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Don’t let the FMP lapses define your overall MF relationship

by Money Puzzle   ·  April 11, 2019   ·  

A lot has already been written about the recent deferred repayments in fixed maturity plans (FMPs) from Kotak Asset Management Company and also the rollover of another one by HDFC Asset Management Company. This is all happening thanks to these funds owning debt securities issued by Essel Group promoter companies which now have no liquidity to pay out their financial obligations to lenders. Other asset managers like Reliance AMC, Aditya Birla AMC etc (see table) seemingly are also wondering how to deal with FMPs holding this exposure which are due for maturity soon.

Unless you are an investor in these you may not realise what, the hue and cry is about. As it happens, a senior citizen, very well known to me had invested in the very FMP that has returned below par value to its investors. Is he perturbed, furious, not able to repay some instalment and so on? Not really. While one can argue that better judgement should have been used by whoever advised him to invest in this FMP in the first place (given the overallocation to Zee Group Promoter Companies and the fact that around 60% of the portfolio was invested in below AAA rated securities), fact is one thing that happened right for him is his diversified portfolio and this investment itself is less than 5% of his portfolio.

Let’s try to make some sense out of it, a lot of the noise around this issue is too loud and largely incomprehensible.  Firstly, don’t let this incident colour your relationship with other mutual fund schemes that you hold. Secondly, lets try to assign blame correctly and understand what risk means.


What is the issue?

Is it that a risk taken in a fund went towards the worst-case outcome rather than a full pay out as we have gotten used to? Or that asset managers by entering into an agreement with the promoter have colluded against the investor? Or that investors are largely clueless about this risk? Well, I would say, the issue is a little bit of all of the above.

The embedded risk came through

Mutual fund investments are subject to market risks. This is a standard, factual disclosure applicable to each and every type of scheme. It is not subjective or loosely applied anywhere. It means that all types of mutual funds carry some amount of market risk. In this light, let’s be clear that taking credit risk is not beyond the fund manager’s broad task.

However, what is pertinent in this case is the fact that many schemes have overallocated to the same borrower albeit under different companies. Now that is a risk which is hard for the investor to decipher, unless clearly stated upfront. This is the reason why disclosure standards should be questioned and counter questioned.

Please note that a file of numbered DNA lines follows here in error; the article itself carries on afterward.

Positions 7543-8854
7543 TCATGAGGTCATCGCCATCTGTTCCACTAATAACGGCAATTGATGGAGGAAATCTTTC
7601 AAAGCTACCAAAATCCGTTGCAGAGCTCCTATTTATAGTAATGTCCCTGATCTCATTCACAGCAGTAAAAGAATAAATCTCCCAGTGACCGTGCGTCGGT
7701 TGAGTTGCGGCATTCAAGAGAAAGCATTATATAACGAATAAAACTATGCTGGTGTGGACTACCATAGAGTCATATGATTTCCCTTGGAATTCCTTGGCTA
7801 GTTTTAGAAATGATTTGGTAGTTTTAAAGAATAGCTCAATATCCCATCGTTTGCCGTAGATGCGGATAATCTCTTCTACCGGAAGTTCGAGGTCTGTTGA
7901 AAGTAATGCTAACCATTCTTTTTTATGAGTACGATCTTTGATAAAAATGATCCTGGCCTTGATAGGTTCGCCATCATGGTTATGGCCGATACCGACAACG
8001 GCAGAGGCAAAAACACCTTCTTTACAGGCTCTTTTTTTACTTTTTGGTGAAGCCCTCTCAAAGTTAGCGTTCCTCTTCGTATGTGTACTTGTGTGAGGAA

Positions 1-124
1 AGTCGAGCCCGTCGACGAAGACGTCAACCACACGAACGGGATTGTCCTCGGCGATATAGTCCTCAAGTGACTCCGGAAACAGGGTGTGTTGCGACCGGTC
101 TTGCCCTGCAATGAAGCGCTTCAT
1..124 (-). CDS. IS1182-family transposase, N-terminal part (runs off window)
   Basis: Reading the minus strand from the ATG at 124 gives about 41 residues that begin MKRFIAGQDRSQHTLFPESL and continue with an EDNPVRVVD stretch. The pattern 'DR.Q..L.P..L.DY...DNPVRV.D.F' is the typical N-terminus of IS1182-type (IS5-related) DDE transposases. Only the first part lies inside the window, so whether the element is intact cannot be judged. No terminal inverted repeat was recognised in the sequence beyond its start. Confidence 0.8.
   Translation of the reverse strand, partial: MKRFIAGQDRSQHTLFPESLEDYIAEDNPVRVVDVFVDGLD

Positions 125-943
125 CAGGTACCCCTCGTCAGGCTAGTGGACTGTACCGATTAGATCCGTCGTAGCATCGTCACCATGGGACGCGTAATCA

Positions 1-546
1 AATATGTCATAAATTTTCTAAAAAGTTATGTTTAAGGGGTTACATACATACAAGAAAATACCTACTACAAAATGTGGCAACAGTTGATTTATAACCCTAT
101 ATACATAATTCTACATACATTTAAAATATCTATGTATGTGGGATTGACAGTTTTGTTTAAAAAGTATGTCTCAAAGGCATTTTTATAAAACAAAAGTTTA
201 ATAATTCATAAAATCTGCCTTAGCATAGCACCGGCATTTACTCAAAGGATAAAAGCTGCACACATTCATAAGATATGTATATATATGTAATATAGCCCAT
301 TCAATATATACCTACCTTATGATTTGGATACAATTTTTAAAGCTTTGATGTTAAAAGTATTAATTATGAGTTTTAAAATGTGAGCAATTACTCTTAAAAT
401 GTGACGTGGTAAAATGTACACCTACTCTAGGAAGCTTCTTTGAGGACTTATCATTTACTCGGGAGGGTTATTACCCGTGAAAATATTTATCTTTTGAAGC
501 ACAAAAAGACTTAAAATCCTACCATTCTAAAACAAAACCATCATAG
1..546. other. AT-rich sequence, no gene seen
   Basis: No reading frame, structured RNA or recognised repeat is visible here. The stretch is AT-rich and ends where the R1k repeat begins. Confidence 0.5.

Advisors and fund managers often rightly advocate diversifying investments to ensure that risks are spread out. This ideally should happen in the fund portfolio too. Unfortunately, in a world where cash inflow is consistent and opportunities to deploy this money at any given time can be limited as the supply of debt securities is limited, diversification can become an idealistic goal rather than a sacrosanct rule.

Was the lending structure to blame?

Is lending to promoter companies with no clear cashflows warranted in products which are meant to be more for stable returns? Asset managers argue that as long as the lending is secured, they are comfortable with the exposure. However, it is not as simple.

Firstly, the security is meaningless if you can’t enforce it. Which is what has transpired. For the asset managers its really a catch 22 situation. Exercising the security and selling shares would have meant realising sub optimal returns for the investor. Holding back till the promoter realises a sufficient cashflow for a better return, has meant being subject to allegations of collusion with the promoter. The decision to hold was taken because the two underlying shares which have been pledged as collateral fell close to 30% each on a single day on a low volume trading scared the lenders.

Did their action to not exercise the collateral don them with a lender cape rather than that of an asset manager? Perhaps yes. As asset managers they should have recovered what they could and written off the rest. That would have been the best-case scenario for the worst-case risk. Technically, however, they were not out of line to hold back redemption as per the scheme information document. But it’s a grey area at best; when you read the corresponding detail in the scheme additional information document, it clearly says that restriction on redemptions owing to liquidity issues are relevant when almost all securities are affected rather than specific securities.

The other thing that confuses me is this. The total outstanding loans for the promoter group companies is said to be around Rs 13500 crore (as stated by Kotak AMC MD on a media platform) across several lenders. Now the collateral against this amount could be Dish TV or Zee Entertainment shares. Some lenders may have secured it at 1.5 times and others at 2 times. The free float market capitalisation of Zee Entertainment is around Rs 23,000 crore and Dish TV is around Rs 2600 crore. Do the math, in the event of a credit issue like now, the pressure on the stock price was bound to build up given the kind of collateral value outstanding. Even if we assume 1.5 times, we are looking at a stress on roughly 80% of the market cap coming up over a period of few months. The credit event happens once and affects all at the same time. Sure, not everyone will want to sell at the same time, but its clear that when the risk is known it doesn’t matter that maturities differ. How would the stock have absorbed this kind of selling anyway?